- Supreme Court Rules on Wal-Mart Class Action
- November 8, 2012
- Law Firm: Breazeale Sachse Wilson L.L.P. - Baton Rouge Office
1.5 million women, consisting of current and former Wal-Mart employees, brought one of the largest class action cases against Wal-Mart for discrimination against women in pay, promotion and job assignments in violation of Title VII of the Civil Rights Act of 1964. The U.S. Supreme Court ruled in favor of Wal-Mart against class certification.
By claiming there was a pattern of discrimination across the country, the 1.5 million women tried to sue as one class action. The court ruled, however, that the plaintiffs were unable to demonstrate "significant proof" that their claims share strong commonality and that their claims could be resolved in one class-wide stroke.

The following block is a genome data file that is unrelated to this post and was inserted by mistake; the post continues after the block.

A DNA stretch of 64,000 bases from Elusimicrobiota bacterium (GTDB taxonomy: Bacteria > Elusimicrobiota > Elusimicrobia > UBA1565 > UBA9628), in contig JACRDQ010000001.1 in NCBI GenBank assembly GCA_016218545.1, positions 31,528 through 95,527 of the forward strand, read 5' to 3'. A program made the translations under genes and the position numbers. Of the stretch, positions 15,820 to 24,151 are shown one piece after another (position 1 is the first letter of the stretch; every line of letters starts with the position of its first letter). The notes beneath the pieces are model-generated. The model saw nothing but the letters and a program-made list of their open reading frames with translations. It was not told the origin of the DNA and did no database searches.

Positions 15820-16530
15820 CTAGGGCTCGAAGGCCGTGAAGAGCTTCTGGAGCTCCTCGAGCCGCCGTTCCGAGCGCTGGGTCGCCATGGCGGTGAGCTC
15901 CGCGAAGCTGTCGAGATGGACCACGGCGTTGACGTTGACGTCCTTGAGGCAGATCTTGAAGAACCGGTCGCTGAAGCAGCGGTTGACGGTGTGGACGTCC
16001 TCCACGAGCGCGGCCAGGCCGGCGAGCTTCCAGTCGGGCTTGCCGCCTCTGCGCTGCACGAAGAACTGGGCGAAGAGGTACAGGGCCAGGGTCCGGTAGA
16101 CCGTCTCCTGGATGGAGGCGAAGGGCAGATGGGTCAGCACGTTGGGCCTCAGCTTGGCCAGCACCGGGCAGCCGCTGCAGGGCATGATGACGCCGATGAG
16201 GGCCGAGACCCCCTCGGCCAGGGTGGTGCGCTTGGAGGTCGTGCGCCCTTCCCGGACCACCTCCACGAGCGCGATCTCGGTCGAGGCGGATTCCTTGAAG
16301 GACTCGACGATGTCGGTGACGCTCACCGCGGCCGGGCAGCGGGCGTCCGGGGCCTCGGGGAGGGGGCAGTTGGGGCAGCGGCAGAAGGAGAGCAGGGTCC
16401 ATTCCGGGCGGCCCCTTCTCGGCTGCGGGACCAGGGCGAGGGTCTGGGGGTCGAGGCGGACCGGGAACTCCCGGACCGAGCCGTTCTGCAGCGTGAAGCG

The U.S. Supreme Court determined that the employees could not sue on a class action basis. In order to form a class action, there must be questions of fact or law common to the class. For example: the assertion of discriminatory bias on the part of the same supervisor. "That common contention, moreover, must be of such a nature that it is capable of class-wide resolution -- which means that determination of its truth or falsity will resolve an issue that is central to the validity of each one of the claims in one stroke." In this case, the High Court ruled that a class-wide determination was not possible and therefore a class action was inappropriate.